Romanian Premier Refuses to Quit as Protests Grow Despite U-Turnby and
Sixth straight day of demonstrations sees record turnout
Government Sunday reversed steps seen as harming graft fight
Romania’s prime minister defied calls to quit as his cabinet’s decision to scrap measures seen as damaging the nation’s anti-corruption drive failed to stem the largest protests since the fall of communism.
Premier Sorin Grindeanu said the only democratic way to change government is through a no-confidence motion in parliament, where his Social Democrats dominate. Reversing plans to pardon some convicted officials and shield others from future prosecution wasn’t enough to prevent a sixth straight day of demonstrations. A record 600,000 people gathered Sunday evening nationwide demanding the cabinet resigns, including 300,000 in Bucharest, local media estimated. A few hundred, mostly pensioners, gathered to support the government.
“There’s large mistrust in the current political class and the latest developments have really hurt confidence in the ruling coalition,” Septimius Parvu, a political analyst and election expert at the Expert Forum NGO, said by phone. “There will have to be some political sacrifices in the government and also in the ruling party as the pressure is very high.”
The Social Democrats are battling the largest public backlash since the 1989 uprising that ousted dictator Nicolae Ceausescu. Romania’s third government in two years incurred the wrath of the public and President Klaus Iohannis by unexpectedly easing punishments for officials who abuse their positions and by seeking to free others from prison. The protesters back the anti-graft initiative that’s ensnared top officials in the European Union and NATO member nation, including an ex-Social Democrat premier.
“We won the elections fairly with millions of votes and I’m not going to resign,” Grindeanu told Antena 3 television. “We decided to take a step back because we don’t want to split the country in two. But we have a program that we want to move forward with.”
The turmoil sent the leu 0.4 percent against the euro lower last week, trimming this year’s gain to 0.3 percent. While S&P Global Ratings said risks to Romania’s investment-grade status are currently balanced, it warned that the turmoil could dent investor confidence and harm growth.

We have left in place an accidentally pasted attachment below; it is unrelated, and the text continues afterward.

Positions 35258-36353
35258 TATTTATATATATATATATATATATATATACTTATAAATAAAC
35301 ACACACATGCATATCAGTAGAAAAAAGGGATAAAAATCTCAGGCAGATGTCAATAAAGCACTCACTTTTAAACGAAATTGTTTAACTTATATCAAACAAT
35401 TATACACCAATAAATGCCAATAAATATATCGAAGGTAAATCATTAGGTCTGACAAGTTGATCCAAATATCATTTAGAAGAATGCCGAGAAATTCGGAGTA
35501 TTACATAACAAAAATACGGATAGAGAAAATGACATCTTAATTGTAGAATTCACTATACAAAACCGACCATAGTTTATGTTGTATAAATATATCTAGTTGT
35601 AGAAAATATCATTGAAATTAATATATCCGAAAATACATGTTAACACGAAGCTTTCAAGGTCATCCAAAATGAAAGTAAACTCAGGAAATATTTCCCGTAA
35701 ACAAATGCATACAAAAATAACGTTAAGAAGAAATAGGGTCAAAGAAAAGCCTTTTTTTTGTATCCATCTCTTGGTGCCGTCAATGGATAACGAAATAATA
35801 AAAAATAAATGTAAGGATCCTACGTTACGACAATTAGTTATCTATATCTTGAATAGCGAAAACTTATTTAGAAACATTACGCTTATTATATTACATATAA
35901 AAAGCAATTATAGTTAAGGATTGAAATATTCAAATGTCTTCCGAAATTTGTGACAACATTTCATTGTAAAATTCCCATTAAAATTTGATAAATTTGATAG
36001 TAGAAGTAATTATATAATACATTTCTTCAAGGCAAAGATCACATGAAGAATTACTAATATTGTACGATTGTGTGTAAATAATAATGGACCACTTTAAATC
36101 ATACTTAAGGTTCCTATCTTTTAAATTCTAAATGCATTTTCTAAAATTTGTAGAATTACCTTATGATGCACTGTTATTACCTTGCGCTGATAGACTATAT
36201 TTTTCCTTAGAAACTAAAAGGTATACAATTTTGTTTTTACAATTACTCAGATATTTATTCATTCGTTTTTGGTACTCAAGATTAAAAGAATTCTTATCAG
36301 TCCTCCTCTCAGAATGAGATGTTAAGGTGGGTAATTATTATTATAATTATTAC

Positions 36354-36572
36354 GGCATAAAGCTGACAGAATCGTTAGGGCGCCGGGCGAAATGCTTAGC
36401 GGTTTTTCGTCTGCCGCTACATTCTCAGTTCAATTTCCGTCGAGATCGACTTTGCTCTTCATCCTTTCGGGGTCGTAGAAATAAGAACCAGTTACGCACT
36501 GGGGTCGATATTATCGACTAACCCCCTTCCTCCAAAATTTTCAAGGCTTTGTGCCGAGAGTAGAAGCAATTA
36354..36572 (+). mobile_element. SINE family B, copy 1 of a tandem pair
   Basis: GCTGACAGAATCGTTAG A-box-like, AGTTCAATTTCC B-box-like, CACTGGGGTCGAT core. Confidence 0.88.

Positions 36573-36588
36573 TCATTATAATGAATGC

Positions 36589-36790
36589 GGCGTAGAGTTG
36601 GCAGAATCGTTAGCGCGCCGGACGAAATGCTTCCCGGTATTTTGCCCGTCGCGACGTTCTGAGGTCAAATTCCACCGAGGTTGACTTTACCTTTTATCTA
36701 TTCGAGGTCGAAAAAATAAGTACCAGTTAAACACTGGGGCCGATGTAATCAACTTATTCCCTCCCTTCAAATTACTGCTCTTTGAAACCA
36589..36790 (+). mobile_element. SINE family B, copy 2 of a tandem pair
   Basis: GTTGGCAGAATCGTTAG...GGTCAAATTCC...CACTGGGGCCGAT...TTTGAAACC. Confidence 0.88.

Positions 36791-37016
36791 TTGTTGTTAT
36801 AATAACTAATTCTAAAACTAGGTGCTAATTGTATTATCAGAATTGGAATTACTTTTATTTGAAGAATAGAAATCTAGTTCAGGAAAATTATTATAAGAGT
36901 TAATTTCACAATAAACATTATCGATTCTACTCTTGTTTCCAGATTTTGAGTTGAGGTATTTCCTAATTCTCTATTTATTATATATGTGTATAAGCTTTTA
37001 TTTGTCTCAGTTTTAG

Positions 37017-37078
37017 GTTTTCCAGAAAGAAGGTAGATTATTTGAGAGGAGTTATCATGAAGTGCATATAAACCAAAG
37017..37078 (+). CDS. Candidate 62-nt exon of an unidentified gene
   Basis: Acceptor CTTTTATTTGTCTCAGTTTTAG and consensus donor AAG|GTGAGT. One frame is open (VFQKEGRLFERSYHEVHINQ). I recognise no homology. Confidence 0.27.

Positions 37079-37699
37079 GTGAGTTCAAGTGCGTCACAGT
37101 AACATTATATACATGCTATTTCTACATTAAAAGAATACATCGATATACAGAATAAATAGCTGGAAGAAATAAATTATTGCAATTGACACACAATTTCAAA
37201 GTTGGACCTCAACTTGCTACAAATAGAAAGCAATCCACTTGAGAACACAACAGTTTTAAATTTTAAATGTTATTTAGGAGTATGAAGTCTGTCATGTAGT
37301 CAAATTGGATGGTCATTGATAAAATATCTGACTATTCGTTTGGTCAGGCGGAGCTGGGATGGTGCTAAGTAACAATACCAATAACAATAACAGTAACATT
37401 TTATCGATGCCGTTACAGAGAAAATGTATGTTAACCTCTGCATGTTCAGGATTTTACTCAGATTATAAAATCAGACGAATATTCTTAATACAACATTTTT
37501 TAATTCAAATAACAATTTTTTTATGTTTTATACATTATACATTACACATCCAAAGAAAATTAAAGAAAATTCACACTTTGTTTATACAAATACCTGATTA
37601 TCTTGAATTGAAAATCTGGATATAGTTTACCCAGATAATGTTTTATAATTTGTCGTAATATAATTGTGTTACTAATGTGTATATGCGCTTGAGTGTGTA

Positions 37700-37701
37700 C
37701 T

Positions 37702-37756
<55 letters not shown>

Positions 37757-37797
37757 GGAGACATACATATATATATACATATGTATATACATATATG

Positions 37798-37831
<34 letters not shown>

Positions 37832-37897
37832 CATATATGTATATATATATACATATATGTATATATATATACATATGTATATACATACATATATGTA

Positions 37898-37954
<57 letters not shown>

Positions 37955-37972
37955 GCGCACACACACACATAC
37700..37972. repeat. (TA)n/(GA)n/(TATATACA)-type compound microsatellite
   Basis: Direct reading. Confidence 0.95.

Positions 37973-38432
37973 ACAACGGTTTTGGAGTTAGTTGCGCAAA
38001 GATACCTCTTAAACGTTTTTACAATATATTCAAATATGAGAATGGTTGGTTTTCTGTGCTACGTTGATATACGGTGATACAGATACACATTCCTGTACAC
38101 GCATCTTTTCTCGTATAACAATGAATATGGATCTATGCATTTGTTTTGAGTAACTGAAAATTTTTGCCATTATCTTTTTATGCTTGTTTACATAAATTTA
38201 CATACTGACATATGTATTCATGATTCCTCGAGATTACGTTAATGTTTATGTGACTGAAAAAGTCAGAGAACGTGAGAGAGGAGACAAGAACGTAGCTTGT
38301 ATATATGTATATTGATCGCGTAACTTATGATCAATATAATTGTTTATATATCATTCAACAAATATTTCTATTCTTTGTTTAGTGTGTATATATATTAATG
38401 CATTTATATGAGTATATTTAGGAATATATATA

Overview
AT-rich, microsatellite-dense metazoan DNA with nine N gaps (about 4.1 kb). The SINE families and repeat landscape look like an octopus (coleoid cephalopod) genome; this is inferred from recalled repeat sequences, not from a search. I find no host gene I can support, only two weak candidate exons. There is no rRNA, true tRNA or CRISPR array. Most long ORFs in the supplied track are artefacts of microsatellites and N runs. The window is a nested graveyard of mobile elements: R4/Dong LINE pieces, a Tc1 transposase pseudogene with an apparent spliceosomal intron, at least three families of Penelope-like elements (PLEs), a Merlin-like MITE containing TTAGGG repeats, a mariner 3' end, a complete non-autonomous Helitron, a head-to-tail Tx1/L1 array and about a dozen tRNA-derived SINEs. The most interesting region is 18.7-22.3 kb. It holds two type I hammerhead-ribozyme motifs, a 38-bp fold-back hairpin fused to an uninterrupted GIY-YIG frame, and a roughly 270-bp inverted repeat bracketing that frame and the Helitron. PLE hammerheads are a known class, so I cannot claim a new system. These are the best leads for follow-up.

The government had planned to decriminalize abuse-of-office offenses for sums of less than 200,000 lei ($48,000) and sent a draft law to pardon prisoners serving sentences shorter than five years, excluding rapists and repeat offenders. Grindeanu said the 200,000 lei threshold that sparked fury may be dropped in talks with parties and is considering whether to fire the justice minister, whose communication he criticized as “poor.”
While the government said the measures were meant to ease prison overcrowding, its actions would have freed hundreds ex-officials and potentially halted investigations of others. They include an investigation into Liviu Dragnea, the party leader who’s seeking a retrial after receiving a suspended sentence for electoral fraud. He denies wrongdoing.
Anti-graft prosecutors in Romania are working on more than 2,000 abuse-of-office cases. In the past two years, they’ve sent more than 1,000 people to trial, seeking to recover damages in excess of 1 billion euros ($1.1 billion). The country of 19 million people ranks fourth-worst for graft in the EU, according to Berlin-based Transparency International.
“A government capable of these sort of measures is capable of worse things,” said Radu Medelcut, a 35-year-old programmer. “I want the people who signed this decree to resign. I’m pessimistic because if this first month was like this, it could get worse.”